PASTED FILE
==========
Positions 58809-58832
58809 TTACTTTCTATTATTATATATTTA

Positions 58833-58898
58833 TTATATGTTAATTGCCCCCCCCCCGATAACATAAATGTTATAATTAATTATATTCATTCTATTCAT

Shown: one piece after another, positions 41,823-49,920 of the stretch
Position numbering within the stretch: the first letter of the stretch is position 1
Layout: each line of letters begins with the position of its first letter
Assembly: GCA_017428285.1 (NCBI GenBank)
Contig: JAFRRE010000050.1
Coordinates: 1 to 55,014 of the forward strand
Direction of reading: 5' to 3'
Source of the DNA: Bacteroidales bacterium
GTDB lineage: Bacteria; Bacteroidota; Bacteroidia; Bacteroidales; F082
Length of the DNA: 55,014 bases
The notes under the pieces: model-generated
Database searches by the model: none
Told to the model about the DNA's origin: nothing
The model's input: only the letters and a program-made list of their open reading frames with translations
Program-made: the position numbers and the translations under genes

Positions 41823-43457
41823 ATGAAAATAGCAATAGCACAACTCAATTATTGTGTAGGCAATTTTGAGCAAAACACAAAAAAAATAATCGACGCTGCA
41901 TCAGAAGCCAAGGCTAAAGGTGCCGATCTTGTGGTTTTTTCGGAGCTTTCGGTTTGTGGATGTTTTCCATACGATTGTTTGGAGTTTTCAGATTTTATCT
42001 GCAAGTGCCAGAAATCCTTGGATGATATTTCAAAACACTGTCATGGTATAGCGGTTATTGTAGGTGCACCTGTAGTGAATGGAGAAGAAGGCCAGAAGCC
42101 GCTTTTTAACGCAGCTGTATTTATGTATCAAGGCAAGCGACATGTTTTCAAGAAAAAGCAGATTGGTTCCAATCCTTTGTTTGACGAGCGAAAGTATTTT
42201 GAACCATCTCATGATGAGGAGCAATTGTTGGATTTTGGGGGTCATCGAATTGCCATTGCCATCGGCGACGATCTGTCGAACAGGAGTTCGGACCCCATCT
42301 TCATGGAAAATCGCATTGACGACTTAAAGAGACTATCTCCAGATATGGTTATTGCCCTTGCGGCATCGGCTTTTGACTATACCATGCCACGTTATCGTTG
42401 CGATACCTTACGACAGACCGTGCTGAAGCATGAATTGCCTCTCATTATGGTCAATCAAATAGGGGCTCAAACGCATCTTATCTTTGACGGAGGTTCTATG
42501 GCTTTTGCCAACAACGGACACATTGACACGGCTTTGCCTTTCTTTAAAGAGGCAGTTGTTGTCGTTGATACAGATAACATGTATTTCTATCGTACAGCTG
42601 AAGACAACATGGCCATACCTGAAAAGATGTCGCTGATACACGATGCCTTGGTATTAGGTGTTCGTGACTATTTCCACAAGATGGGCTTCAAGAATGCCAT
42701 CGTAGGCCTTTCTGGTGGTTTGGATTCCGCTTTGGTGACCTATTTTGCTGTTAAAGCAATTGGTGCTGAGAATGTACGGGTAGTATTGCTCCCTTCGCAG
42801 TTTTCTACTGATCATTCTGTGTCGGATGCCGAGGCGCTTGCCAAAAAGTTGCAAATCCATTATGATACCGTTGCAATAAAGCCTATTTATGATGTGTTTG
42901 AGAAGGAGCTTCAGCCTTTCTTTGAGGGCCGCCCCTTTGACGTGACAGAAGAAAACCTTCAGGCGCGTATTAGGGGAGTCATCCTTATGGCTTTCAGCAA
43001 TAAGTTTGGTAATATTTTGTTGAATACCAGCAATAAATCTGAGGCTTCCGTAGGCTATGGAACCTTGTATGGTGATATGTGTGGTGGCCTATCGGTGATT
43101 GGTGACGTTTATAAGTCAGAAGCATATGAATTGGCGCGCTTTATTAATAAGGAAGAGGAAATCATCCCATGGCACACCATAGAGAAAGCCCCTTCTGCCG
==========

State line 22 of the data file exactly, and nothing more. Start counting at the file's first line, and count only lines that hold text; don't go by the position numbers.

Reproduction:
41901 TCAGAAGCCAAGGCTAAAGGTGCCGATCTTGTGGTTTTTTCGGAGCTTTCGGTTTGTGGATGTTTTCCATACGATTGTTTGGAGTTTTCAGATTTTATCT